Artemis, the Goddess of the Wilderness and Hunting

Artemis was the goddess of virginity, the moon, the wilderness, hunting and wild animals in Greek mythology. She was the daughter of Zeus and Leto and she was also Apollo’s twin sister.

Artemis was a virgin goddess and she was considered as the protector of young girls until they get married. It was also believed that Artemis looked over every child’s birth and prevented childbirth from giving more pain to the mother and sometimes putting  out of misery the mother, who  is about to die because of childbirth, by giving her a quick death.  It is even told in some myths that right after being born Artemis helped her mother, Leto, to give birth to her twin brother, Apollo.

Artemis is also known as the huntsman of the gods and her hunting adventures are the most popular topic for themyths related to her. Callisto and Orion, who was the only character in mythology Artemis fell in love with, accompanied Artemis during her adventures in the wilderness.

Artemis and the Aloadae

The Aloadae, Otos and Ephialtes, were Poseidon’s twin sons from his affair with Iphidemia. As giants they grew up too fast in a very short time and one day they decided to rebel against the gods of Mount Olympus. They went to the top of Mount Olympus and wanted to make Hera and Artemis their wives. Artemis was the only goddess who was not scared of these furious giants and she managed to trick them into killing each other. She turned herself into a deer and jumped right between them. She made a move when they shot their spears ending in killing each other instead of the deer in the middle.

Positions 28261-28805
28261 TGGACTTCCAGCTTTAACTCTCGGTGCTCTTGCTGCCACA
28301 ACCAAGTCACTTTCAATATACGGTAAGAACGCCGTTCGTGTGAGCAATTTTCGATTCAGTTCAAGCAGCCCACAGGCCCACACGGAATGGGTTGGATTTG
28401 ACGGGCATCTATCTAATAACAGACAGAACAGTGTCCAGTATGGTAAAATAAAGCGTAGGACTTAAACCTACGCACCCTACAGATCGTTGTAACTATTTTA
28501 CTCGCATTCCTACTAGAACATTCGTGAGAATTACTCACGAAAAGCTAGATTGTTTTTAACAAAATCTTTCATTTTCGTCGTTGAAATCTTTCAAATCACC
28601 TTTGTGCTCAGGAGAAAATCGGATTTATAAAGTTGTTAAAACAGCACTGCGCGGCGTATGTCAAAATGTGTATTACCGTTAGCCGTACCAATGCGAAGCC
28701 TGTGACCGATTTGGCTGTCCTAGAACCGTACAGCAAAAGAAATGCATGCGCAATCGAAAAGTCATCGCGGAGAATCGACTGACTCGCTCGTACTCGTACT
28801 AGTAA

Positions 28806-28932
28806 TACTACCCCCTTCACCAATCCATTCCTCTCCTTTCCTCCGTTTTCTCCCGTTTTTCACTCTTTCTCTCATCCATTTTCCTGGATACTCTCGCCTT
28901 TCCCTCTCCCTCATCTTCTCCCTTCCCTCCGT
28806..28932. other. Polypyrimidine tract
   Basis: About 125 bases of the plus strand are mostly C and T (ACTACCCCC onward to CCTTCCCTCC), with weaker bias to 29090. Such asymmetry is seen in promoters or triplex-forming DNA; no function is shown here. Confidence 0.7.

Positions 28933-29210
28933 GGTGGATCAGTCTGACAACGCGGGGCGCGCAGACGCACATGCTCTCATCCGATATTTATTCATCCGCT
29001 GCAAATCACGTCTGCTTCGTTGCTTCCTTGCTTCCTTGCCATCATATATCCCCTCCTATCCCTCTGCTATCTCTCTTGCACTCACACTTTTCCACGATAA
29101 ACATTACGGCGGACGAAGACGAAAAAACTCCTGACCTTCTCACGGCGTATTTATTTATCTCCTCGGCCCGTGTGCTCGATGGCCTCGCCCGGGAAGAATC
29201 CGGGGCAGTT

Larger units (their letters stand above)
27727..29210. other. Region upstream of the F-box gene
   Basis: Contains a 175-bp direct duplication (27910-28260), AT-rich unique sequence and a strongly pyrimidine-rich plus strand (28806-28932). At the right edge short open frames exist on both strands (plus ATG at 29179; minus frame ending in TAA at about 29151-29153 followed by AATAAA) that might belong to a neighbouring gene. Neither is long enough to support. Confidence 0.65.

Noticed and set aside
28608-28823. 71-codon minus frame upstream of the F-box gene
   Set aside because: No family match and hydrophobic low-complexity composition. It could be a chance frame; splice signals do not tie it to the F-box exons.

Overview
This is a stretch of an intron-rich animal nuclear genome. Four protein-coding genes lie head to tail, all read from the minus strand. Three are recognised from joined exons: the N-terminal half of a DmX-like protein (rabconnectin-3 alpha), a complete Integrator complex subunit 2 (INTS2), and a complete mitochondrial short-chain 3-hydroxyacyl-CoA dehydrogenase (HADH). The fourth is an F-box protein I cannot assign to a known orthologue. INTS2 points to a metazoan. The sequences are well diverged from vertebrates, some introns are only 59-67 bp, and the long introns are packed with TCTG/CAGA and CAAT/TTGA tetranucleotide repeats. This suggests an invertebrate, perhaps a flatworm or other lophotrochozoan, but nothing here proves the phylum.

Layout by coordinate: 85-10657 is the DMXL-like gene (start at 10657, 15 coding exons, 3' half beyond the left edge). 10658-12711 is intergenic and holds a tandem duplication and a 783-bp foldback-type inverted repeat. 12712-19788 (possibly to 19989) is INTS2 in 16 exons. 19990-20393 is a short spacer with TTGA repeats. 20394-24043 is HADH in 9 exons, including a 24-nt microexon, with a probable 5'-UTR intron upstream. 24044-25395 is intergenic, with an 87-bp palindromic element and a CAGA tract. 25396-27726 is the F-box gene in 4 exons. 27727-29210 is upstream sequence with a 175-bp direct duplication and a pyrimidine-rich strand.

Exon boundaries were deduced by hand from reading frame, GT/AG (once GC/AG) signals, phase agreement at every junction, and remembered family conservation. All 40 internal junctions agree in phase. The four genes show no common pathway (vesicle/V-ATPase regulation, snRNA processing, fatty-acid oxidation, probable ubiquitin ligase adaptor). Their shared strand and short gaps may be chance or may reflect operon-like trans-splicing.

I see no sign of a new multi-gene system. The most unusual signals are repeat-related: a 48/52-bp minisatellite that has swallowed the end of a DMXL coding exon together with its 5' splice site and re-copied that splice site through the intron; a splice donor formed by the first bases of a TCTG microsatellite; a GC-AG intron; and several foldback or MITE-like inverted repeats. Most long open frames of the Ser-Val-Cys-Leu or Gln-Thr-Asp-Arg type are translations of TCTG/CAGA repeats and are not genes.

Artemis and the Trojan War

Supporting her brother, Apollo the patron god of Troy, Artemis fought beside the Trojans during the Trojan War. It is told that she even went into a fight with Hera who supported Greeks during the war and Hera beat Artemis.

Artemis tried to help Trojans by calming the sea down and stopping Greeks’ voyage to Troy. An oracle came and told the Greeks that the only way to convince Artemis into letting them continue their journey was sacrificing Iphigenia, daughter of Agamemnon for her. Agamemnon made a promise to Artemis in the past saying that he would sacrifice the thing he loved the most but he failed to keep his promise.  However, in the end, Artemis did not let Iphigenia die because of her bravery. According to some myths, she turned Iphigenia into Hecate, a goddess of the underworld, sorcery, magic, witchcraft and poisons.

Artemis’ counterpart in Roman mythology is Diana and she is usually depicted with a quiver and bow although some rare depictions display her with a spear in her hand.